10 Ways to Fail in Your SEO Process in 2014 (and How to Avoid Them)Posted on Thursday, 16 January 2014 by Aleyda Solis
To help you start off 2014 on the right foot by planning and establishing your SEO processes for success, I would like to share what I believe are some of the top ingredients for SEO failure, or at least, ingredients that keep you from achieving the SEO success you could.
These are less-than-ideal situations that, unfortunately, do arise in SEO processes, especially when planning and coordinating with clients or the project’s stakeholders, and they challenge our ability to effectively achieve our desired results.
So, if you want to succeed in your SEO process, make sure to avoid the following:
1. Don’t Set Goals and KPIs For Your SEO Process From the Beginning
“Why do we want to set goals and KPIs? SEO is about rankings right?” Mistake No. 1.
This is an old problem but still a common one. Don’t get me wrong, it’s important to track your rankings but if you want to achieve a positive ROI SEO process then your goals should be directly related to your site conversions (how the website achieves benefits, depending on its business model), not rankings. This should also be one of the KPIs in your SEO process.
To set SEO goals and KPIs, check out the following resources:
- Setting Smarter, Not Harder SEO Goals
- The 6 Goals of SEO: Choosing the Right Ones for Your Business
- Top 10 KPIs for SEO
- 5 Huge SEO Measurement Mistakes
2. Don’t Do In-Depth Keyword Research
“Your clients know their business better than you do and have chosen the keywords that matter.” Not necessarily.
Although your clients know their business, industry and unique selling proposition better than you – and because of that they should provide you with some initial input to develop the keyword research – they may not necessarily be aware of their online search audience and industry behavior, especially if this is their first SEO process or if they haven’t done SEO for a while.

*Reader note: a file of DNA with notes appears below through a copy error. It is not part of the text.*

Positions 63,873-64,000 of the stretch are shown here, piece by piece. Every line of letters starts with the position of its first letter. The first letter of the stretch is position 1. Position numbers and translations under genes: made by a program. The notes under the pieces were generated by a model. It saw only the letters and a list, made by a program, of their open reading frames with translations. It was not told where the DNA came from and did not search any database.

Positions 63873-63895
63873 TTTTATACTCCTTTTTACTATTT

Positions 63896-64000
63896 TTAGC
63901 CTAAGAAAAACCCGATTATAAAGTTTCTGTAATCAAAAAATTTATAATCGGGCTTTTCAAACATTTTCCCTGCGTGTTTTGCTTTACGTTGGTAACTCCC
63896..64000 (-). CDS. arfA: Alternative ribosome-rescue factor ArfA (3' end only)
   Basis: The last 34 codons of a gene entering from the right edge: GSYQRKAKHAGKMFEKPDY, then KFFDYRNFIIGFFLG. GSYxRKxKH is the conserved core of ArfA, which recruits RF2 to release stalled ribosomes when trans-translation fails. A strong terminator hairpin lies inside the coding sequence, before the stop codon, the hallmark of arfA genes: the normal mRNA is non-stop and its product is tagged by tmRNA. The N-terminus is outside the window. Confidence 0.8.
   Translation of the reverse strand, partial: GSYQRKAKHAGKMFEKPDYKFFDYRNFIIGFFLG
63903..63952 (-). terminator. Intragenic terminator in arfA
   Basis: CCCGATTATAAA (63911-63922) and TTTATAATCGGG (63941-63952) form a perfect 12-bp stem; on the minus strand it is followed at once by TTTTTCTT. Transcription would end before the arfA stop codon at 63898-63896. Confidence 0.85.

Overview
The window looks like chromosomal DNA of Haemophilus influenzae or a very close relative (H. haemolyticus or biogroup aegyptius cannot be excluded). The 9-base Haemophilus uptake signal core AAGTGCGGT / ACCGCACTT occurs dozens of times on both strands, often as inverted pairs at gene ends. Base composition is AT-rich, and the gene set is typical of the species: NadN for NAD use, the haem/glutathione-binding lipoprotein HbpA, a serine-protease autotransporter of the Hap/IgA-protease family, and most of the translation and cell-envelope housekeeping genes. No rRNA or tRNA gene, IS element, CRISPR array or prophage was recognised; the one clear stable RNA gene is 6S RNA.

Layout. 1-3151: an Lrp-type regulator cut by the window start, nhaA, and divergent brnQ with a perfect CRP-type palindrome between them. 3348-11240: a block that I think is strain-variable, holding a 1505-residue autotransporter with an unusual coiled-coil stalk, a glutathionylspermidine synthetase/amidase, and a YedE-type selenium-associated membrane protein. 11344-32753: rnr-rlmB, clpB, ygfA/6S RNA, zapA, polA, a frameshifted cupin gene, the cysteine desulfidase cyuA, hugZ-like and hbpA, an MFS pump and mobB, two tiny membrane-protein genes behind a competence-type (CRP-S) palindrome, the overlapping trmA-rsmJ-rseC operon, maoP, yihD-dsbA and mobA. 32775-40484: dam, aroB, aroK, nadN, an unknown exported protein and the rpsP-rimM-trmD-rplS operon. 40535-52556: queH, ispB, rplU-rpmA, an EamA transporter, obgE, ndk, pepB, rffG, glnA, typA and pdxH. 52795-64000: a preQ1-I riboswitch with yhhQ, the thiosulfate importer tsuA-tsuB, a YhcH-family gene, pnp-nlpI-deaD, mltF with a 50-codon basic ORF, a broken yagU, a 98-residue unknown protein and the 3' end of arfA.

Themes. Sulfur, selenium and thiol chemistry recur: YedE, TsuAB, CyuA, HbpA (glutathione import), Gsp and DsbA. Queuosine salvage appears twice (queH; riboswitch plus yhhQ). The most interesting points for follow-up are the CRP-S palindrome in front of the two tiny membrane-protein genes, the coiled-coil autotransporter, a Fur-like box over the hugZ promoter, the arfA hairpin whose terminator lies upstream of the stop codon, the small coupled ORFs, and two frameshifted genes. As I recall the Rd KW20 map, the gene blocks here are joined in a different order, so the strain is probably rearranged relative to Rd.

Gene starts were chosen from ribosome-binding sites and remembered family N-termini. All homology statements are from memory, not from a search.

As SEO specialists it is our job to advise our clients on the most relevant and profitable keywords for which they will be competitive and most likely to perform successfully. You should use external sources (search trends, keywords and competitor research tools) as well as internal data (their own website, marketing and sales statistics) to choose keywords that will drive enough organic search traffic and conversions to achieve a positive ROI process.
Take a look at the following guides to develop an effective keyword research strategy for your SEO process:
- How To Do Keyword Research for SEO
- The Ultimate Guide to Keyword Research
- 16 Free Keyword Research Tools
3. Forget About Technical Optimization
“Why would we want to optimize the technical aspects of the site? Isn’t it all about having unique, quality content?” Not exactly.
Remember that your content is live on the web. Search engines need to be able to crawl and index your content to rank it, and for that you need to optimize your site from a technical perspective.
From a domain blocked with a robots.txt file or a section of your site that has been accidentally unindexed with a meta robots tag to duplicate content issues stemming from poorly organized web architecture, there are many technical aspects of your site that, if not properly configured, can really hurt your ranking potential. This can happen despite a significant investment in great content and link building.
An in-depth SEO audit will allow you to identify any existing or potential technical site issues, and can present opportunities to increase your site’s visibility in search results, for example, by using structured data. Follow the recommendations shared in these posts to develop a smart SEO audit:
- Craziest Audit Checklist on the Internet
- How to Perform the World’s Greatest SEO Audit
- The Templates You Need to Create Actionable SEO Audit Reports
- 7 Optimisation Issues To Check in your Next SEO Audit
4. Don’t Keep Track of Any of Your Site’s SEO Activities
“Why do we need to track everything? Is it (again) not only about getting higher rankings?” Then how would you know what has worked well and what hasn’t?
This is, I believe, one of the most overlooked aspects in an SEO process. I hear far too commonly that people have too little time to track, coordinate, and in general, do project management of the SEO related activities of their company. If you don’t monitor and document what you have developed, however, you will never know what worked well (to replicate it), or what didn’t (to eliminate it).
Monitoring your site’s activities and their impact on your SEO can make or break the SEO process. It is a critical activity, especially if you work in a medium to large sized project and have to coordinate with people from other departments. No matter whether you’re working as an in-house specialist, a freelance consultant or an SEO agency you will need to plan, coordinate and manage non-trivial resources and activities. For more information take a look at these articles about SEO project management: